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Tuesday, August 13, 2013
Human Waste In Rivers Used To Irrigate Crops In South Africa
Bacteria-riddled river water used to irrigate most fresh produce in South Africa poses an extreme health risk.
The river water contains levels of E.coli bacteria that are as much as 10 000 times more than allowed by the World Health Organisation and the Department of Water Affairs, according to a study report obtained by The Times.
Not only is this dangerous for people but it might have a highly damaging effect on this country's international trading status and cause a suspension of exports of fruit and vegetables, the report warns.
The extensive research project was launched in 2007 amid growing concern that South African river water used for irrigating crops no longer met export standards set by the EU for fresh produce, or international health standards.
Professor Trevor Britz, of the food sciences department at Stellenbosch University, who led the R5-million study commissioned by the National Water Research Commission, called the situation "dangerous".
"If you fall into that water, you will die," he said of some rivers.
Microbial samples were taken from rivers regularly used to irrigate agricultural produce, such as the Eerste, Plankenbrug, Mosselbank and Berg rivers in Western Cape, the Baynespruit River in KwaZulu-Natal, the Mutshedzi River in Limpopo, the irrigation canal from Loskop Dam, the Olifants and Wilge rivers in Mpumalanga, Skeerpoort in North West and Gauteng's Klip River.
The rivers tested run through major agricultural communities such as Mpumalanga's Groblersdal - where citrus, table grapes, maize, wheat, vegetables, sunflower seeds, peanuts, lucerne and peaches are grown - and Stellenbosch, where grapes, pears, citrus, lettuces, strawberries, peppers, herbs and green beans are at risk.
Farmers pump water direct from the rivers and, without treating it, irrigate crops.
Researchers found that:
Human excrement, in particular, is severely polluting rivers;
In the Plankenbrug and Mosselbank rivers, near Stellenbosch, high concentrations of faecal indicators were present in more than 70% of the samples, and to a lesser extent in the Eerste and Berg rivers;
Concentrations of more than 1million microbes per 100ml of water were often measured. This compares with WHO and Department of Water Affairs guidelines, which state that levels of E.coli in irrigation water should not exceed 1000 per 100ml;
More than 30 types of bacteria and 180 phenotypic variations of E.coli were found; and
Other potential pathogens, such as staphylococci (responsible for food poisoning), Klebsiella (respiratory infections), Listeria (listeria infections) and salmonella (food poisoning, diarrhoea and kidney failure) were also found.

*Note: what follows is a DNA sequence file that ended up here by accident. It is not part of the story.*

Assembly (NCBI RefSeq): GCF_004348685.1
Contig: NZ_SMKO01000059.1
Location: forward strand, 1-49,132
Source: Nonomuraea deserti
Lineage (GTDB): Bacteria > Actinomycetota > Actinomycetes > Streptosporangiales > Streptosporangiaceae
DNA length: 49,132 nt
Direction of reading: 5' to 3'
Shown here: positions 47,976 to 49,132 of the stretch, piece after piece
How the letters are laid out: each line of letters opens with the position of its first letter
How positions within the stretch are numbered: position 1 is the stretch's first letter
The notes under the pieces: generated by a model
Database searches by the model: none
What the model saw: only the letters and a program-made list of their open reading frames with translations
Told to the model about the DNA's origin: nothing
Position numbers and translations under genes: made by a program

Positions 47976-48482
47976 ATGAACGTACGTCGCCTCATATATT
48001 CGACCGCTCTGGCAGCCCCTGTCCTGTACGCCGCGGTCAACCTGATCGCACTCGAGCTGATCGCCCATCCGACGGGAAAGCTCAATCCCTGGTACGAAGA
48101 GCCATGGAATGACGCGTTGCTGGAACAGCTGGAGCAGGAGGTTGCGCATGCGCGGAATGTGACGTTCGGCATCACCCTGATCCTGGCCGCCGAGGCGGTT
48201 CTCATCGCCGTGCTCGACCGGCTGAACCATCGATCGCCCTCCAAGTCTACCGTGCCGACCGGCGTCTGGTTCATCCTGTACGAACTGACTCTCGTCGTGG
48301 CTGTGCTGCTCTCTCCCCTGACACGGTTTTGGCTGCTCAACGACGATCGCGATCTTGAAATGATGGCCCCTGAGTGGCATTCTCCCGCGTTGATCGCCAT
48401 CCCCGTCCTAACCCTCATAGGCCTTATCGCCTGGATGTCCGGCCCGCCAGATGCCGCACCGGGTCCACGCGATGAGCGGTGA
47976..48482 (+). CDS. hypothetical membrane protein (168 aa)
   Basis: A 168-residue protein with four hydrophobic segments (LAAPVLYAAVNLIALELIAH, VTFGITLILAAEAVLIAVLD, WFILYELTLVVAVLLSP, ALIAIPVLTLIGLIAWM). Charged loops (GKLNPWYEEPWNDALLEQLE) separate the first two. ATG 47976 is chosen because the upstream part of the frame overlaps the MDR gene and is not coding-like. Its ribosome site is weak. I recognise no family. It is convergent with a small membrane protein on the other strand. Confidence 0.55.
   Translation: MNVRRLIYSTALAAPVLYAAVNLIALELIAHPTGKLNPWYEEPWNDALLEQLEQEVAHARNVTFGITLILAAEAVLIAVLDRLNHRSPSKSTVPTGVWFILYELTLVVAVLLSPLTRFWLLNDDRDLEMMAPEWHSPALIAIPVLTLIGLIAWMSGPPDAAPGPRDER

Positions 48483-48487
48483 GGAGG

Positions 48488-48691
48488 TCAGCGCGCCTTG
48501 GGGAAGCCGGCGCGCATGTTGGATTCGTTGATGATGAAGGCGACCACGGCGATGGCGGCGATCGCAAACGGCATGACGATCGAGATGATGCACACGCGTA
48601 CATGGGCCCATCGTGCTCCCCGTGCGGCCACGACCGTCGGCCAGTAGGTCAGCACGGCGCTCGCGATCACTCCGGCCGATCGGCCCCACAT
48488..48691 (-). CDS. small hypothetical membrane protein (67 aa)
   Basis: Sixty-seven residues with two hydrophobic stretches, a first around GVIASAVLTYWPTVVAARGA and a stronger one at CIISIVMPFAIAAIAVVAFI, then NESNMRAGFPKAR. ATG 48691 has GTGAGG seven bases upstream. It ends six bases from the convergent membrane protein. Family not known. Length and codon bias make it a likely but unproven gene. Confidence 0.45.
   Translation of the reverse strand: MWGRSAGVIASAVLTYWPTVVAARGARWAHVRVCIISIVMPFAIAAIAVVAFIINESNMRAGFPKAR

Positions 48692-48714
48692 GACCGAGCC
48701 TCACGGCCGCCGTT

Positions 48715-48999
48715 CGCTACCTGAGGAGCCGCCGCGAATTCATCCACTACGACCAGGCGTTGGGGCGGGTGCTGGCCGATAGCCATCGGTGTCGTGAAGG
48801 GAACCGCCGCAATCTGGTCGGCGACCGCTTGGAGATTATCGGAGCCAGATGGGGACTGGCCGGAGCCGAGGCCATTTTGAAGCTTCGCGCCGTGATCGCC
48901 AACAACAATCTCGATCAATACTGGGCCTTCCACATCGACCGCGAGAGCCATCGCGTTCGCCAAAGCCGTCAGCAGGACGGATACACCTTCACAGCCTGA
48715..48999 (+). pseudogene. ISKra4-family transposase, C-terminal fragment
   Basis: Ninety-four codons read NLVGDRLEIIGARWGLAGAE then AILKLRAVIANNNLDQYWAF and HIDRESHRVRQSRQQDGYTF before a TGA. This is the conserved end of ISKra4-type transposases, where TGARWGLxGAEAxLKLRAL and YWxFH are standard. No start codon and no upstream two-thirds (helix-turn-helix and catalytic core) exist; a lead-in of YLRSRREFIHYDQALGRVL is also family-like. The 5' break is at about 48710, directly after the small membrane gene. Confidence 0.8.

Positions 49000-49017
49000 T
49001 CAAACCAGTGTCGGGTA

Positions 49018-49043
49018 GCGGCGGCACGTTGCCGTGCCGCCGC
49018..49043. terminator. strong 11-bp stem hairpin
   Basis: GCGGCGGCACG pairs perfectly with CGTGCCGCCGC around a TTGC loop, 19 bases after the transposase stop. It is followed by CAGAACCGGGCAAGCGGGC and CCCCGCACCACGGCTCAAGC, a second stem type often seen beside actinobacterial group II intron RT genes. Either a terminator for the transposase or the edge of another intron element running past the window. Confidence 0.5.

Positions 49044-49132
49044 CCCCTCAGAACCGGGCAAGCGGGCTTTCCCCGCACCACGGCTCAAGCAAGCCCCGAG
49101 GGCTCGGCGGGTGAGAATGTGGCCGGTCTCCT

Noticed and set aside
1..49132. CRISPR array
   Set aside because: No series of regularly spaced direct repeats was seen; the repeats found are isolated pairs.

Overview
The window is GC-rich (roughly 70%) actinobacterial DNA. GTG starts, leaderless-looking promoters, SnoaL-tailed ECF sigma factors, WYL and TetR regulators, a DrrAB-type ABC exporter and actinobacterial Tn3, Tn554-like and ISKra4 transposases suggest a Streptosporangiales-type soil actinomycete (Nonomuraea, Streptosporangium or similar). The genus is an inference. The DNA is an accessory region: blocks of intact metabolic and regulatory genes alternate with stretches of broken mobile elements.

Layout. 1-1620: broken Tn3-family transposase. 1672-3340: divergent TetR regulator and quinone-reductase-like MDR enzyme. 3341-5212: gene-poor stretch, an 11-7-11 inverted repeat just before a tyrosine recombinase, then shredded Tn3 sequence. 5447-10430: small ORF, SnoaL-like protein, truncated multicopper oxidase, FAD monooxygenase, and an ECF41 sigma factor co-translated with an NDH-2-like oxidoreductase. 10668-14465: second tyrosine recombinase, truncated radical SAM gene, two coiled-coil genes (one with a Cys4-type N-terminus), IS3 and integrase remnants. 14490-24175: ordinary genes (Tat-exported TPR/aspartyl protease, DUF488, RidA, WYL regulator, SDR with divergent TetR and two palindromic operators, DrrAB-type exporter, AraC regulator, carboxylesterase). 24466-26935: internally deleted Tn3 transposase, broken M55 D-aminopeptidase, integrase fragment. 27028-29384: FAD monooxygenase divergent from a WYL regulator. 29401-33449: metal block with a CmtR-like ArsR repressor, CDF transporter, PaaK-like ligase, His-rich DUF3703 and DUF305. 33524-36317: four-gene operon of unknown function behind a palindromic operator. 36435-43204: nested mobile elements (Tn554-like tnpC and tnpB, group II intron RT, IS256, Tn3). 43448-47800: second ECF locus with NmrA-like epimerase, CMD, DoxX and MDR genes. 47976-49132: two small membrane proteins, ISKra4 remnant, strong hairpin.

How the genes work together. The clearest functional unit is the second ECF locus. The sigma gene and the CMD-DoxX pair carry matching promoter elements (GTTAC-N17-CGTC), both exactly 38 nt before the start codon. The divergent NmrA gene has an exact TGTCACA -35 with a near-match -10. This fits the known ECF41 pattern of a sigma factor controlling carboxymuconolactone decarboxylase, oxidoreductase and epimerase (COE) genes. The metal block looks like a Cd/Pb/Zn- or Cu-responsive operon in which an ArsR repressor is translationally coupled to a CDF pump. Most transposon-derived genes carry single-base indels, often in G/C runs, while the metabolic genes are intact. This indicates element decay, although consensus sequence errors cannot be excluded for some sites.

E.coli infections can lead to diarrhoea, dehydration and, in extreme cases, kidney failure and death.
Britz advised consumers to wash fruit and vegetables in sterilising fluid before eating them.
He said the risk of an infection from contaminated fresh produce could be illustrated by the 2011 E.coli outbreak in Europe, which resulted in at least 50 deaths and more than 4000 people becoming seriously ill.
In that instance, Germany had imported bean sprouts irrigated with contaminated water in Spain.
Many of the rivers tested in the South African survey are used daily by thousands of people for water sports and fishing. Some communities use the water for bathing and drinking.
Britz said "the whole" of Stellenbosch, and especially communties downstream from the town - including wine farms - were exposed to contaminated water from the Plankenbrug River.
In Mpumalanga, Groblersdal is fed by water from the Loskop Dam and vast crops of vegetables are irrigated with polluted water.
In a separate study of the Vaal River, high levels of E.coli were found in the dry months, but the bacteria were washed away during the rainy seasons, Britz said.
The pollution was caused by the poor management of sewage-treatment facilities, which leaked raw sewage into the rivers, as well as by the lack of ablution facilities in informal settlements, he said.
Popo Maja, spokesman for the Department of Health, said it had not examined the study results.
Sputnik Ratau, spokesman for the Department of Water Affairs, said that his department would respond after studying the report. "We shall interrogate the contents, also considering our normal inspections of river health and work of the Blue Scorpions."